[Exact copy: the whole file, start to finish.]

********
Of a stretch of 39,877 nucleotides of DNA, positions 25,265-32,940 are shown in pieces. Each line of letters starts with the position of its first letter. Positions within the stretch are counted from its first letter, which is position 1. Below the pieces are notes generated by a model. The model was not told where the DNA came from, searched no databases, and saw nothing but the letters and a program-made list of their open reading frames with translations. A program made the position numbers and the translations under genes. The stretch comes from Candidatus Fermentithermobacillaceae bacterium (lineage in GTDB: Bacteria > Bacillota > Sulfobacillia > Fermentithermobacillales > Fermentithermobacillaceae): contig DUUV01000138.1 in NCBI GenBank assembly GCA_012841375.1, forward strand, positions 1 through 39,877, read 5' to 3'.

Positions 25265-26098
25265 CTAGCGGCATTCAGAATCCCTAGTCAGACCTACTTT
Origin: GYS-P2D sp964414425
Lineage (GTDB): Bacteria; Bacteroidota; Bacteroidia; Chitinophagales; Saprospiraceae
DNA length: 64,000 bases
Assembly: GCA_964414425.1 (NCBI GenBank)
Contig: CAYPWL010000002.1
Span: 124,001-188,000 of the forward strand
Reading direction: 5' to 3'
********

Of a stretch of 39,877 nucleotides of DNA, positions 25,265-32,940 are shown in pieces. Each line of letters starts with the position of its first letter. Positions within the stretch are counted from its first letter, which is position 1. Below the pieces are notes generated by a model. The model was not told where the DNA came from, searched no databases, and saw nothing but the letters and a program-made list of their open reading frames with translations. A program made the position numbers and the translations under genes. The stretch comes from Candidatus Fermentithermobacillaceae bacterium (lineage in GTDB: Bacteria > Bacillota > Sulfobacillia > Fermentithermobacillales > Fermentithermobacillaceae): contig DUUV01000138.1 in NCBI GenBank assembly GCA_012841375.1, forward strand, positions 1 through 39,877, read 5' to 3'.

Positions 25265-26098
25265 CTAGCGGCATTCAGAATCCCTAGTCAGACCTACTTT
Origin: GYS-P2D sp964414425
Lineage (GTDB): Bacteria; Bacteroidota; Bacteroidia; Chitinophagales; Saprospiraceae
DNA length: 64,000 bases
Assembly: GCA_964414425.1 (NCBI GenBank)
Contig: CAYPWL010000002.1
Span: 124,001-188,000 of the forward strand
Reading direction: 5' to 3'